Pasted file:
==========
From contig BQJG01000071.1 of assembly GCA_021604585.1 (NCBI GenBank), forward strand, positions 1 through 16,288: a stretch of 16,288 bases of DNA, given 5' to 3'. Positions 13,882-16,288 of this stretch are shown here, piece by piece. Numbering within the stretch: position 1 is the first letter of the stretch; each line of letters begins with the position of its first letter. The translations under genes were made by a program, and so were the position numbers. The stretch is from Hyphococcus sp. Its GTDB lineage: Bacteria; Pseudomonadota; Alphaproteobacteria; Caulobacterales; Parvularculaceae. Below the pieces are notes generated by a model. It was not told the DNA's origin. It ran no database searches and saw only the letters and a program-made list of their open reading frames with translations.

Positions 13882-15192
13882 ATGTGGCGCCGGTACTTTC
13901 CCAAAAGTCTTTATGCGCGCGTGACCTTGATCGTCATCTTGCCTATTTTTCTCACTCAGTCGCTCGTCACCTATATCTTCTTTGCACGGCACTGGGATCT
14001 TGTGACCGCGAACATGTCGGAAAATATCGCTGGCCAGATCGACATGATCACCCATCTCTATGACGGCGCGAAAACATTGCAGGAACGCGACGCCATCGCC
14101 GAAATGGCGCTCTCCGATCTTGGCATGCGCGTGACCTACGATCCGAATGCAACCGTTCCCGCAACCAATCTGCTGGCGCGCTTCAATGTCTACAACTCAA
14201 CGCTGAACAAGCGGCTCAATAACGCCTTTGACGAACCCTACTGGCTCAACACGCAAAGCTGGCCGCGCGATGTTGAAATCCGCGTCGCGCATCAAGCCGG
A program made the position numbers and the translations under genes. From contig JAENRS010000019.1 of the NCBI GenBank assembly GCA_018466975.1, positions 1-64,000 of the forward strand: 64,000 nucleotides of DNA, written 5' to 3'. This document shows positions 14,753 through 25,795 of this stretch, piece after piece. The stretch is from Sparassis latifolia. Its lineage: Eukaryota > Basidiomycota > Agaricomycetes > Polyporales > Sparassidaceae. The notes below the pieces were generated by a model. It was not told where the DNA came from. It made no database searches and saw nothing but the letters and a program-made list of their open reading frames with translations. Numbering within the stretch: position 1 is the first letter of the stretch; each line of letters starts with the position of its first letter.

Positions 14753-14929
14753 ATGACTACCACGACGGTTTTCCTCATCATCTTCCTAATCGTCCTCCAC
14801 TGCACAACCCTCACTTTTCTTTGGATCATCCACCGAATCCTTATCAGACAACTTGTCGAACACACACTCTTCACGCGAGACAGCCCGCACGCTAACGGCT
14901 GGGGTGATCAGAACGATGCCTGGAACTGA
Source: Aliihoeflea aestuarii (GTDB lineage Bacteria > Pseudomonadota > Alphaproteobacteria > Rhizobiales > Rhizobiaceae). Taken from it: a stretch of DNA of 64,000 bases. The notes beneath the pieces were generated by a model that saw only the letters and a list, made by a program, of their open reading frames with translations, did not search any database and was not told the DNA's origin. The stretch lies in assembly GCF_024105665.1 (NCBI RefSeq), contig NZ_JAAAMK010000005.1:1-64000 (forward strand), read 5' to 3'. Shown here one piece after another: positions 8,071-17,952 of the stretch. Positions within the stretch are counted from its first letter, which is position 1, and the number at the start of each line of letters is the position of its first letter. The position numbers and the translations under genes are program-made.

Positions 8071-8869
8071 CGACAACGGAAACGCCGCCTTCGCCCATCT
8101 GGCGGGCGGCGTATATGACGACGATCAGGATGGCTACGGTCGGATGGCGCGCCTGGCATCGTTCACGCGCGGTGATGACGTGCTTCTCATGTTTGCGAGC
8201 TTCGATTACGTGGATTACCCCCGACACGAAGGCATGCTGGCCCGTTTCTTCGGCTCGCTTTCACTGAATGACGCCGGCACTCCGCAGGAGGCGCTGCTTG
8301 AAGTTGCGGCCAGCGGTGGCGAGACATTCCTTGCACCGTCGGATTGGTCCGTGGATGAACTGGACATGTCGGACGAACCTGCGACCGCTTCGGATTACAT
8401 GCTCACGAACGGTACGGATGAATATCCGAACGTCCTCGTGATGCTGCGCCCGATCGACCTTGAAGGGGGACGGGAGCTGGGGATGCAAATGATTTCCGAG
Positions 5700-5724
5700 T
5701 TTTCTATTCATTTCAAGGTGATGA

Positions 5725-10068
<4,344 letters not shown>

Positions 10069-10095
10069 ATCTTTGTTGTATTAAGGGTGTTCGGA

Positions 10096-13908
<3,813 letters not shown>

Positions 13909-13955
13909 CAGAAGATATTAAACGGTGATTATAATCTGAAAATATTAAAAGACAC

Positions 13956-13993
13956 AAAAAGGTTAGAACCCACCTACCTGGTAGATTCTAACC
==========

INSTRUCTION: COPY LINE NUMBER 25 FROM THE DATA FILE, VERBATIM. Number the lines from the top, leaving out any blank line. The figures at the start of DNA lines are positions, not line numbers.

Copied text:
Positions 10069-10095